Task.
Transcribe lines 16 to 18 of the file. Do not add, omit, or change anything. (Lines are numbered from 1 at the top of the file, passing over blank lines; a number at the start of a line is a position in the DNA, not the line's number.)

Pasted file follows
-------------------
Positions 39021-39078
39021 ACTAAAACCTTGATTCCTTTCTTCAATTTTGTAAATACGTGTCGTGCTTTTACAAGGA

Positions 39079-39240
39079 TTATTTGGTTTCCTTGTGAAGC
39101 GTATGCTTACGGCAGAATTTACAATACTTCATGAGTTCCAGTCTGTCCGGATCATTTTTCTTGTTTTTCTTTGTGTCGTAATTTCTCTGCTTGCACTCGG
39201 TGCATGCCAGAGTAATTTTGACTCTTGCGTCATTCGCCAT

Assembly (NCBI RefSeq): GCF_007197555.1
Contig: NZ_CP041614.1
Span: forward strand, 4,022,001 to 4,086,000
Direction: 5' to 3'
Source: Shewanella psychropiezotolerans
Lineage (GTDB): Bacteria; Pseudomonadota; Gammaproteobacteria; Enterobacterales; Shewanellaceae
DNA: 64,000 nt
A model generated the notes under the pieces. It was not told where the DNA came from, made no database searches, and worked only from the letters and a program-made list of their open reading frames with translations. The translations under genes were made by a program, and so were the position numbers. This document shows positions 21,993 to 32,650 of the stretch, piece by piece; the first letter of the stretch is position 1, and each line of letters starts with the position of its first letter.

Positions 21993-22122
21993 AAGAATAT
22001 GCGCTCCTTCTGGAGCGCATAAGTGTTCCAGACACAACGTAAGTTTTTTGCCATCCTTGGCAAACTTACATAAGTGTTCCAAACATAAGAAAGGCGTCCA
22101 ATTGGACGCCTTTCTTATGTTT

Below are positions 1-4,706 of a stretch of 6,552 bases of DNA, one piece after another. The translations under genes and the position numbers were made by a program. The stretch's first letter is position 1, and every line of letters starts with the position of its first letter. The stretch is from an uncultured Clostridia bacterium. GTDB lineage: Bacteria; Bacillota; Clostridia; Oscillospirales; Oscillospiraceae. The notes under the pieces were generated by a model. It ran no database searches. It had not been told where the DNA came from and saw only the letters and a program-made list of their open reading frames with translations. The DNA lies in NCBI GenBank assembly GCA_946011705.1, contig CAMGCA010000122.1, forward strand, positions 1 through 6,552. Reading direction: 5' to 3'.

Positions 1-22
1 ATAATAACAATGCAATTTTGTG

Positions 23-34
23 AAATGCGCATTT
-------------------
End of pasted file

21993 AAGAATAT
22001 GCGCTCCTTCTGGAGCGCATAAGTGTTCCAGACACAACGTAAGTTTTTTGCCATCCTTGGCAAACTTACATAAGTGTTCCAAACATAAGAAAGGCGTCCA
22101 ATTGGACGCCTTTCTTATGTTT